When the Board of Investment (BOI) and the Privatisation Commission (PC) were merged on September 01, 2016 to create the Bangladesh Investment Development Authority (BIDA), it was regarded as a step in the right direction. The institutional amalgamation signalled the end of a desultory approach to investment, disinvestment, enterprise and industrialisation. Collaterally, it should have marked the beginning of a compact, coherent and unified authority exercising its remit on such vital economic parameters. The inception of the BOI and PC dates back to 2000 and that of BIDA is two and a quarter years. With such a baggage of vestigial remnants and pitfalls stacked against the BIDA -- little by way of sound precedents to follow up on -- the latter has apparently found it difficult to make a fresh start.
Nevertheless, BIDA is strategically placed on two levels to assert its capacity for easing business or facilitating investment on a competitive basis. Firstly, all industrial enterprises are required to be registered with BIDA and without it, investors and entrepreneurs will not be able to obtain any essential licenses and papers such as import and export registration certificates as well as bond facility. Secondly, BIDA's strategic functions include pre-investment counselling services, approval of branch or liaison offices, issue of work permits to foreign nationals, approval of royalty, approval for foreign loans and supplier's credit, among others.
As for BIDA's office building, eight and a half years was sought to complete its construction at the headquarter at Agargaon. It hardly fits in with its basically onerous and weighty functions, that after two revised designs and estimates, necessitated by a grandiose plan to have luxurious fittings etc, the estimated cost notches up to TK 2.0 billion from its originally estimated cost of TK.983.48 million. Having said all that, the question that crops up is plainly this: Why has the one-stop service flagship initiative yet to be in its old place more than two years after its emergence and one year since the parliamentary enactment on the subject?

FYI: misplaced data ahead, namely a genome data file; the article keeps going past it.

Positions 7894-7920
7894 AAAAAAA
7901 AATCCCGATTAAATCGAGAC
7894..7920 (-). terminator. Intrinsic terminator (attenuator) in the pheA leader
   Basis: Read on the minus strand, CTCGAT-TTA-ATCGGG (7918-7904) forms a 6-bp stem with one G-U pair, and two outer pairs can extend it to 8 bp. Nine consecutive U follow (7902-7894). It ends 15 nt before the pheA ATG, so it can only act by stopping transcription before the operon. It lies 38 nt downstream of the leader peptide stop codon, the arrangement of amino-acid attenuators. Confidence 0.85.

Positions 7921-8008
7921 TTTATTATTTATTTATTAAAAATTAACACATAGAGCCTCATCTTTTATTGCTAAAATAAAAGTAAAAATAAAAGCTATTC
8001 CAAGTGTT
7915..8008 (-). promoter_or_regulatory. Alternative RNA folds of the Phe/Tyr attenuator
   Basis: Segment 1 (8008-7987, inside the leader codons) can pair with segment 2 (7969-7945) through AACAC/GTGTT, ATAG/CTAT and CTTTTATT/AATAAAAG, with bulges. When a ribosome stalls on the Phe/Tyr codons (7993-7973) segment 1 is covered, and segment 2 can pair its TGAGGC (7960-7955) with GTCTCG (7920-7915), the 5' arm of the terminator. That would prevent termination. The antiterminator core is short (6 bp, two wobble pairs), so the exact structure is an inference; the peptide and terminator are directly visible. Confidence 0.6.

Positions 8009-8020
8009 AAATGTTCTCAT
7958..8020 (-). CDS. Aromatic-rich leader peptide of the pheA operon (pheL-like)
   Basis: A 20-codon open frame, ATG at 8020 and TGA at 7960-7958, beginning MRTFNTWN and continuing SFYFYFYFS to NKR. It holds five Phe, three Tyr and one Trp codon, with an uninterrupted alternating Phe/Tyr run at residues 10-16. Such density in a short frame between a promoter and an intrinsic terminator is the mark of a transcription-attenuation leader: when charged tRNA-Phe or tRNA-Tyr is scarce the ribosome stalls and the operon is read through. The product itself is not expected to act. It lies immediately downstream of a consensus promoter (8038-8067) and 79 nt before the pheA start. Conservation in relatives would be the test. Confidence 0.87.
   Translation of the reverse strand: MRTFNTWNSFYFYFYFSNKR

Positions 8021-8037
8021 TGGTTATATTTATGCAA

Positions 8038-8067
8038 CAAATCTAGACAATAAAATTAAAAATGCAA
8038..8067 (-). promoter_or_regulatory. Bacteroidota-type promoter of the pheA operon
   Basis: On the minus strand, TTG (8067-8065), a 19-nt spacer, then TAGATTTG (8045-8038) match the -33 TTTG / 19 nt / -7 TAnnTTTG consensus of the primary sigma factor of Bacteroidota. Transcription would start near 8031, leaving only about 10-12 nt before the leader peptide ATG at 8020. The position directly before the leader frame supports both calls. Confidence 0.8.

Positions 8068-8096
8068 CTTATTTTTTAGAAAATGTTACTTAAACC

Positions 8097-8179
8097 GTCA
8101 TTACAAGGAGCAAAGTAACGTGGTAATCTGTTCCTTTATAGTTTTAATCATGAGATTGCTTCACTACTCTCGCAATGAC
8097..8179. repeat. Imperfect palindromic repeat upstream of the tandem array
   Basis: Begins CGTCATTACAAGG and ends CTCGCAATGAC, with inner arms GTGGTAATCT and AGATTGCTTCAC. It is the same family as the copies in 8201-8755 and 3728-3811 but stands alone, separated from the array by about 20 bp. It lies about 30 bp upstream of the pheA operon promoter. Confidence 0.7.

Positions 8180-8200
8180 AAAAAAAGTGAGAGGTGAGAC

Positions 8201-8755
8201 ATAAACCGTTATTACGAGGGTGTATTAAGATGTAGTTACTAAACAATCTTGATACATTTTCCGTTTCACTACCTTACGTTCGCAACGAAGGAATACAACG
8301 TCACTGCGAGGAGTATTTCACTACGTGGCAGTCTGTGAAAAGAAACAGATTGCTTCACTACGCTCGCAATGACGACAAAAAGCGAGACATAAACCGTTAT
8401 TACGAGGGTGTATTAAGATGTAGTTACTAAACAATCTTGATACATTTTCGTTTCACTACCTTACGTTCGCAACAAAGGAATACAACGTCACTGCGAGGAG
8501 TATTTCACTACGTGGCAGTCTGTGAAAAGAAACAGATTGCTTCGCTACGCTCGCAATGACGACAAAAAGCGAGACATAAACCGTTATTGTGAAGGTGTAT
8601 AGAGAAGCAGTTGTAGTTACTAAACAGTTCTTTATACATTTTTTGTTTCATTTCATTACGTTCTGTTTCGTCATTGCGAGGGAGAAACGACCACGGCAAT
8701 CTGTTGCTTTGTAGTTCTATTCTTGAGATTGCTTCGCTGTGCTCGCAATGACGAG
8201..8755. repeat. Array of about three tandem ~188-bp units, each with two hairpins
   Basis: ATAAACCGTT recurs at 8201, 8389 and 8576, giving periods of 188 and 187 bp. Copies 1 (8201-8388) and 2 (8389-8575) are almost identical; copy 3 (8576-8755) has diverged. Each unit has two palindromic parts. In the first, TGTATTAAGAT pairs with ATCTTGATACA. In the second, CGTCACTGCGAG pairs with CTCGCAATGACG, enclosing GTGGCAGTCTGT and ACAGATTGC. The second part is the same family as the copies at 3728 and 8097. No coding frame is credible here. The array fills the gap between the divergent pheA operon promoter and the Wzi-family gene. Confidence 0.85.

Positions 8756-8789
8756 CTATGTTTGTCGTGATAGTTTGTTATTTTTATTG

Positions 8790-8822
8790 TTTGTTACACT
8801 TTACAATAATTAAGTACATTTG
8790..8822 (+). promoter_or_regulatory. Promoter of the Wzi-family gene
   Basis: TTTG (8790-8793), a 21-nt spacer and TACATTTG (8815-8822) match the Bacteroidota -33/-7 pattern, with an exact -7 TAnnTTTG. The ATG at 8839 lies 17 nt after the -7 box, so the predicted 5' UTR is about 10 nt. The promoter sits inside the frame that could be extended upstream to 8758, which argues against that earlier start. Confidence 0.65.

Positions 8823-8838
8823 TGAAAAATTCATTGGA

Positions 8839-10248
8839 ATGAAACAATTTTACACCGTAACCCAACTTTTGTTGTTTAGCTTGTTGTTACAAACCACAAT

Thankfully, the Bangladesh Investment Development Authority (BIDA) has flagged off its online one-stop service (OSS) on trial basis pending its formal launch at January-end. Online OSS will provide services and documents digitally to domestic and foreign investors-completely automated, paperless and cashless. A very high premium is placed on coordination among BIDA, the Registrar of Joint Stock Companies and Firms (RJSC) and the National Board of Revenue (NBR). At the same time Internet service will have to operate without a chink in the armour. That a good number of government agencies have signed agreements with BIDA for providing services through the platform augurs well but the proof will be in the pudding.
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